By BARRY SHLACHTER Associated Press Writer SALEM, Mass. (AP) - Her eyes are heavy with bla
By BARRY SHLACHTER
Associated Press Writer
SALEM, Mass. (AP) -- Her eyes are heavy with black makeup. Her
dresses are flowing caftans of a satiny black material. And her
explosion of long black hair covers her shoulders and much of her
Laurie Cabot is a witch, if there were any doubt, and is more
than proud to tell you so.
A visitor to her house may be told of the jeers and threats she
endured over the years for her unconventional appearance and her
beliefs in the pagan witch religion, Wicca. Passing motorists would
shout to her children that she should be burned.
"When I divorced for the second time, I decided to live my life
totally as a witch and I didn't care what people thought," she
said, her fingers flashing 14 gold and silver rings. "And because
I began wearing traditional witch clothing, I had to make a living
as a witch."
Now she is a local celebrity, cashing in on her notoriety and
serving as a defender of others who share her beliefs.
Gov. Michael S. Dukakis proclaimed her Salem's "official
witch" in 1975 for carrying out civic good works. And lately she
has spent much of her time rallying protesters against the state
film bureau which secured the filming in Massachusetts of John
Updike's novel, "The Witches of Eastwick."
Ms. Cabot denounced the book as "anti-women, anti-Christian and
Despite an appearance that seems to confirm the broom-flying
stereotype, she asserts in a soft but insistent voice that witches
are not followers of the devil but rather decent, law-abiding
people you would want, and already may have, as neighbors.
Witches believe, she asserts, "Do as you will and harm none."
Pictures of witches as green-faced crones anger her and she
tells of marching into shops to rip up Halloween decorations. She
helped launch the Witches' League for Public Awareness in June to
protect her community's battered image.
In Salem, a historic town of 38,000 residents famous for its
17th century witch trials and where witchcraft now thrives as a
cottage industry, Laurie Cabot claims there are numerous practicing
witches. Throughout the United States, her "guesstimate" is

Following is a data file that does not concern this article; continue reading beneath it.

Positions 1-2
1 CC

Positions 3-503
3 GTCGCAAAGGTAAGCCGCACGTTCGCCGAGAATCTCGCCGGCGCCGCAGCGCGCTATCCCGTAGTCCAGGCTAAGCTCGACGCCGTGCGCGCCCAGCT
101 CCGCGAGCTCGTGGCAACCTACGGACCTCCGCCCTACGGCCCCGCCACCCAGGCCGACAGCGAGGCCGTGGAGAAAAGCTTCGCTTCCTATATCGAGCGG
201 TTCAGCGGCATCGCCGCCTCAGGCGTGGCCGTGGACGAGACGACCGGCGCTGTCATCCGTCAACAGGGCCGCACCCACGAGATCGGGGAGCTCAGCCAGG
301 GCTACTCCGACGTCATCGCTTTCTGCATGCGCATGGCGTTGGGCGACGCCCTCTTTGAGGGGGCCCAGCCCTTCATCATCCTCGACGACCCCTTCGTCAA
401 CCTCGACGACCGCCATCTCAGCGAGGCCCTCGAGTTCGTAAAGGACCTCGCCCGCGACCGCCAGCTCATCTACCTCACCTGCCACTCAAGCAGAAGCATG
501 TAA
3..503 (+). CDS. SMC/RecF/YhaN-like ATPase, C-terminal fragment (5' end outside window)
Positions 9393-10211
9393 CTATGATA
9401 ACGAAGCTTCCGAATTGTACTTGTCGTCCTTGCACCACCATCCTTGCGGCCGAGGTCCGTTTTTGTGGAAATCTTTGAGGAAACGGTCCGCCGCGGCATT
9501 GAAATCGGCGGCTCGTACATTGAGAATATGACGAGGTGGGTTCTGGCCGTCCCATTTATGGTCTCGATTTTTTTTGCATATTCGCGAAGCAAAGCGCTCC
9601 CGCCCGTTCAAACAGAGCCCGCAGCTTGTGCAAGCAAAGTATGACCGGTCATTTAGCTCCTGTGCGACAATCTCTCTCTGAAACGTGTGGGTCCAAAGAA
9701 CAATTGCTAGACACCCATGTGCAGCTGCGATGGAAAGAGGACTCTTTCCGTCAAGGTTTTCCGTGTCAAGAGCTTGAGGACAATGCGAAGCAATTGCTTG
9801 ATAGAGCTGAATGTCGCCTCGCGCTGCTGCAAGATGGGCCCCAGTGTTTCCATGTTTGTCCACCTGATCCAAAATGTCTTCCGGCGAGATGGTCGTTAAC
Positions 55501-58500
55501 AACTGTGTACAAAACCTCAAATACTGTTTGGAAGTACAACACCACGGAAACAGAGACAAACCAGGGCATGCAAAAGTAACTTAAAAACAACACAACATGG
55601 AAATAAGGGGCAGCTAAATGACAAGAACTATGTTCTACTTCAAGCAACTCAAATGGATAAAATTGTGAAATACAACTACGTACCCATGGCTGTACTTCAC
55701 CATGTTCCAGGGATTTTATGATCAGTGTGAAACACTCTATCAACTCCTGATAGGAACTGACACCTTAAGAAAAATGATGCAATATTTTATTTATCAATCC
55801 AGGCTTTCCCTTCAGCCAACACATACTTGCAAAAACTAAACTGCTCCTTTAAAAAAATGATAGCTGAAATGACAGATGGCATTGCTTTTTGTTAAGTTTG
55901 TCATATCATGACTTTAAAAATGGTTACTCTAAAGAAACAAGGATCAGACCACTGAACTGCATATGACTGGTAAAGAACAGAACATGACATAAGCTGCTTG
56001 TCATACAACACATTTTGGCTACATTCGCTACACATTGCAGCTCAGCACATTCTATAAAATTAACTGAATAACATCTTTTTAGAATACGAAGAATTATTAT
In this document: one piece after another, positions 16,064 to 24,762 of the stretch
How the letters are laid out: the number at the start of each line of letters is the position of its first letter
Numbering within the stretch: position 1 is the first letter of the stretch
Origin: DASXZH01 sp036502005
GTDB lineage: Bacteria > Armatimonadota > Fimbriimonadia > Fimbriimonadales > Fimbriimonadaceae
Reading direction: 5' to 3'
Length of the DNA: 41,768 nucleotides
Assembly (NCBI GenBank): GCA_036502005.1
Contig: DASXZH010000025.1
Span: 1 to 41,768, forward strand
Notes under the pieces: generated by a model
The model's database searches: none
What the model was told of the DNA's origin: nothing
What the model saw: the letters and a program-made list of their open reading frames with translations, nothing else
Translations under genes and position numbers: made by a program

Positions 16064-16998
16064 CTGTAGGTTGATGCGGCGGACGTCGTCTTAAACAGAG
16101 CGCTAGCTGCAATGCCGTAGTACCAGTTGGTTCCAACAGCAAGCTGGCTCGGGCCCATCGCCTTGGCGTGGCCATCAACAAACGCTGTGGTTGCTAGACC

The twice divorced, 53-year-old witch lives with her two
daughters, five cats and 22 Teddy bears in an outwardly
undistinguished New England frame "salt box" on a quiet lane down
from A Pig in the Eye pub. She holds court around a broad table
with legs made from the curving roots of a tree.
"They are very quiet people who don't disturb anyone," said a
neighbor, Kevin O'Neil, a former embalmer who is now an autopsy
technician for Boston's medical examiner.
Her hard times, except for a recent attack by followers of
political extremist Lyndon LaRouche, appear behind her.
The Anaheim, Calif.-born former night club dancer is branching
out beyond her herb and potion shop, tarot card readings and
lectures on psychic powers. She's negotiating her entry into the
home video market with hopes to become the Jane Fonda of at-home
witchcraft instruction, she said.
Ms. Cabot teaches Witchcraft I, II, and III and other courses in
Salem and travels to New York City frequently to counsel Wall
Street investors at $200 for 30 minutes of her advice on what to
buy and sell, she said. She hopes to profit from a book she is
completing, "The Salem Witches' Handbook." But she accepts no
payment for treating people through what she calls her psychic
"I don't charge for healing but I do charge for everything
else," she smiled. Some patients come on their own, others are
referred to her by area doctors, she said.
One whose name she gave, Salem skin specialist Dr. John von
Weiss, told The Associated Press that he sent Laurie Cabot "six to
10" people suffering from warts since the growths were known to
disappear through the power of suggestion.
"I had gotten a follow-up on a few people and it was good,"
Dr. von Weiss said of the witch's wart removal record.
Despite her success, he stopped referring patients to Ms. Cabot
in the late 1970s.
Asked why, the Salem dermatologist replied: "The occult is a
pecular thing, you know." Then, after a pause, he added, "I don't
really want to give an explanation."
Her high-profile marketing no doubt has created resentment, if
not jealousy, within the witch community.
"She does fit the media stereotype of the witch. But I changed
my perception over the past few years," said Margot Adler, a
reporter for National Public Radio who researched a book about
contemporary witchcraft, "Drawing Down the Moon," and is herself
a practicing witch.
"Within the community, I think she has had a difficult road to
hoe because she has been perceived by some as commercial. She has
had more commercial flare. And anyone who does that in the pagan
community gets that kind of reputation. But we have had to rethink
Laurie Cabot persuaded her, she went on, by saying: "Look we've
been in Salem for years, on the front lines. Now it's perfectly
possible to walk the streets in a robe and pentagram (witchcraft
symbol) and feel perfectly safe."
"She has been fighting for the same things we have -- the
freedom to practice our religion -- Wicca," Ms. Adler added.
E-Mail Fredric L. Rice / The Skeptic Tank